A new phenomenon: qualification rounds for the Olympic Games in skateboarding. The best skaters in the Netherlands are competing for qualification points for the 2020 Games on 13, 14 and 15 September. It is the Olympic debut for the sport.

Skateboarding is a sport where everything counts. For example, how to get your board off the ground by putting your feet in the right place, applying pressure and sliding the toes of one foot over the board so that it goes up and you are able to jump over obstacles. This basic trick is called the Ollie, an introduction to tricks like the flipkick, heelkicks, bigspin and boardslide. You mainly master the tricks by trial and error. The Urban Sport Performance Centre (USPC) in Eindhoven would like to support this in cooperation with imec Netherlands. As part of the interreg project Nano4Sports, imec Nederland has developed sensors for use on skateboards.

Nano4Sports uses sensor technology for the development of innovative solutions that allow people to partake in more sports more safely. “In football, it is standard to keep track of passes, gauge ball contact or see where the players are on the pitch,” says Maxime Verdijk, embedded scientist at the USPC. “This is not the case at all with urban sports. As part of the Nano4Sports project, we asked urban athletes what could help them further in their sport.” For skateboarders, that was about gaining more insight into how they do a trick, Verdijk continues. “Skaters have come a long way with their own video analyses. Just have a look on your phone afterwards: what did I do and how else could I do it? But for the minor details, it’s obviously super cool to know how I place my feet, how fast I go and how long I’m in the air.”

‘Better off breaking your leg’

Early 2019 it became a graduation project for Jesse Kling, who studied mechatronics at Fontys University of Applied Sciences. He completed this assignment in June; at the same time he could work as an engineer at the research office. “No, I’m not a skateboarder myself. I always have played volleyball,” Kling says. In order to better understand the skateboarding world, he interviewed coaches and all kinds of skateboarders, professionals as well as amateurs. “If you start talking about training, you’re almost immediately kicked out of the room. They don’t see it as training – it’s a lifestyle. This cultural aspect is very important. In fact, the idea is: you’re better off breaking your leg than having someone teach you how to skate.’ This view is especially prevalent among “mainstream skaters”, Kling discovered. “I also spoke to the Dutch delegation for the Tokyo Games. Candy Jacobs for example. She is a lot more open and sees room for improvement with new technologies.”

In addition to these cultural restrictions, Kling also faced a number of physical ones. “Just look at the skateboard itself. It’s not the done thing to drill a hole in the board and certainly not to put a cable through it and bolt that with a screw. The skateboarder notices everything that changes on a board. If the board gets a little heavier or is no longer level. Every change has an effect. I would prefer to use the sensors in the trucks (the wheel mounts, ed.), but it hasn’t been developed as far as that yet.”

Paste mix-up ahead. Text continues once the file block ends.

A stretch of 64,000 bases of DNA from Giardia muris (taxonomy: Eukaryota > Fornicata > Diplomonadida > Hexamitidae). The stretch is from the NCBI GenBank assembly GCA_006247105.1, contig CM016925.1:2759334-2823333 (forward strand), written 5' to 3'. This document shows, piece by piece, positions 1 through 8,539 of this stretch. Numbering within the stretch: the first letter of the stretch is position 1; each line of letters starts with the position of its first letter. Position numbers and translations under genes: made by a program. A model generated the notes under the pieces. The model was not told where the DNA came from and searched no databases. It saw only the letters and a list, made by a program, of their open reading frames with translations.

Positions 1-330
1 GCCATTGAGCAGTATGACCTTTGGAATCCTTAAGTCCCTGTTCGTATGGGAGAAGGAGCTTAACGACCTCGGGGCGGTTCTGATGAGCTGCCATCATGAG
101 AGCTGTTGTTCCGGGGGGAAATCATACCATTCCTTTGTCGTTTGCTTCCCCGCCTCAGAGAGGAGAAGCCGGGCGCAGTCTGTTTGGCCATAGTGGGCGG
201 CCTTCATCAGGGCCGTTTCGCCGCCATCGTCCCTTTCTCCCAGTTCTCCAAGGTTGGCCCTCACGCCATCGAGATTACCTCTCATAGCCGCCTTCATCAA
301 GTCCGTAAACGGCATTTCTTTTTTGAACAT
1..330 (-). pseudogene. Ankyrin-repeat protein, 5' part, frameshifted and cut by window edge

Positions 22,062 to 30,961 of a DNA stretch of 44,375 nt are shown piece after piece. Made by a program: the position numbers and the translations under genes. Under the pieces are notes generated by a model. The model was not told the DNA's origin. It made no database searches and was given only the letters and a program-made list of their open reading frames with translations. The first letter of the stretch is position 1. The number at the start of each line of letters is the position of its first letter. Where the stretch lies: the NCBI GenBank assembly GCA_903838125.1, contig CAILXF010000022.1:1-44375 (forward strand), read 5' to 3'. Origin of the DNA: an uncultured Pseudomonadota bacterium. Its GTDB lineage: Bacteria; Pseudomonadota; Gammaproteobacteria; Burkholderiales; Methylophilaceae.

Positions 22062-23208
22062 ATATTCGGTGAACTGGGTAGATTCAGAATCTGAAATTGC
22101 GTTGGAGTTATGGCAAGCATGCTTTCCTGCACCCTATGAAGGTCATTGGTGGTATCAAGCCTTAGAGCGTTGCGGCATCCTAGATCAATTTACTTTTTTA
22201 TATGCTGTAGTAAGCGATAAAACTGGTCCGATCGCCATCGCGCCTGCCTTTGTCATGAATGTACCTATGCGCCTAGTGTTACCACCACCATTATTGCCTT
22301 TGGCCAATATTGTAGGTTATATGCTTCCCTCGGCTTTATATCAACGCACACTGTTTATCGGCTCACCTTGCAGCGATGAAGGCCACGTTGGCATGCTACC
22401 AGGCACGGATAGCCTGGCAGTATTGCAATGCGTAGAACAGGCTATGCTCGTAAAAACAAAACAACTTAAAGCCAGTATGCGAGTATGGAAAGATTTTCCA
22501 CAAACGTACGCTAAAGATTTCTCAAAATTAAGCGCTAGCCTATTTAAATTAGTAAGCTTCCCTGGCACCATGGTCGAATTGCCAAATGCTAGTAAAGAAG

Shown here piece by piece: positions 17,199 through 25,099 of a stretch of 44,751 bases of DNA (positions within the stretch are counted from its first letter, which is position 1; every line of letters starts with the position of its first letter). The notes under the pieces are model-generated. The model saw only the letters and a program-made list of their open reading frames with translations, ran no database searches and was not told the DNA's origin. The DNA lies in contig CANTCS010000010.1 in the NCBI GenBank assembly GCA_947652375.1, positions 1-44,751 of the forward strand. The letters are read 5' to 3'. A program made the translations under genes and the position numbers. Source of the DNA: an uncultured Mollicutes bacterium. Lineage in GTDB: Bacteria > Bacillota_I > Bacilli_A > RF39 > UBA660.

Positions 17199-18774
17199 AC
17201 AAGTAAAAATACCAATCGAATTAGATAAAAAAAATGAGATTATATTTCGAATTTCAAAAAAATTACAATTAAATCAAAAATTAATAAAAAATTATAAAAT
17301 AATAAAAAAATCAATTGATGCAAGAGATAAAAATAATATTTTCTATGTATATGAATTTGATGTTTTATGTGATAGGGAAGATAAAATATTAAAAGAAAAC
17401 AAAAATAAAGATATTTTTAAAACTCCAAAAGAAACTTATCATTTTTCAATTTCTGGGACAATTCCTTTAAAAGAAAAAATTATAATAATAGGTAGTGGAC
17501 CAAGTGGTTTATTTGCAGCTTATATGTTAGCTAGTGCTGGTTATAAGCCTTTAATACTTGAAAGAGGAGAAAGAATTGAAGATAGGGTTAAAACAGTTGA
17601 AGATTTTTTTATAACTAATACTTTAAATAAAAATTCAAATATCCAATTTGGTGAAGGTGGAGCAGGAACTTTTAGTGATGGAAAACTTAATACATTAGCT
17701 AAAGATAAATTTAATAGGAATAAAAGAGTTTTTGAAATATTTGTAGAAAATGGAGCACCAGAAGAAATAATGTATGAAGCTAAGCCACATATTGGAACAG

Also, the sensors themselves must not be damaged, which would quickly happen anyway what with all those turns and tricks in the air and on railings. “It can’t be too small.” Eventually, the sensors were mounted behind the trucks as a concession to the board. “Sensors that measure the placement of the feet and weight distribution are located on the side of the board and are covered with a rubber covering. You can see whether you are leaning forward or more backward with these sensors. This is very relevant when it comes to taking off or landing. You can’t see that kind of data on a video.”

Making every movement visible

The reaction from the skating scene was the best thing that both Kling and Verdijk noticed. That initially reserved and somewhat skeptical attitude changed as soon as Kling showed what the sensors are cabpable of. Kling: “It can be really mesmerizing for people who have never come into contact with this before.” Kling and Verdijk went to various skate parks to test the prototype with skateboarders. ” When they see how their board moves, they can keep watching it for several minutes.” According to Kling, the biggest challenge is to make this tangible: “How do you make this data visual so that people who don’t know any technology or mathematics are able to understand it?”

Every movement of a board can be viewed in real time in a 3D image on the computer: airtime, rotation, acceleration. The 18-year-old skater Theo van den Berg was allowed to test Kling’s prototype. “That was cool. I had never seen how hard my board flips (turns, ed.) are or where I apply pressure.” He did notice that it was a prototype: in a number of tricks, the box under the board fell off. It wasn’t his board either and that skates differently, says Van den Berg. “I think that if you can put it under my board, it would be easier to measure everything. With a different board, tricks work five times out of ten. Whereas with my board, nine times out of ten.” Van den Berg likes the idea of using the data obtained from the sensors on the board so that he can become a better skateboarder. He takes part in competitions and is keen to improve. Some days he dreams of the Games in 2024. “I have not been selected for 2020. But if you get better, it will be easier to make the selection.”

The skate project for Nano4Sports has now been completed. Kling would like to develop it further, but he is no longer involved with this at imec Netherlands. If there is a partner that imec can work with on the further development of the prototype, Kling hopes to have a role to play in this as well.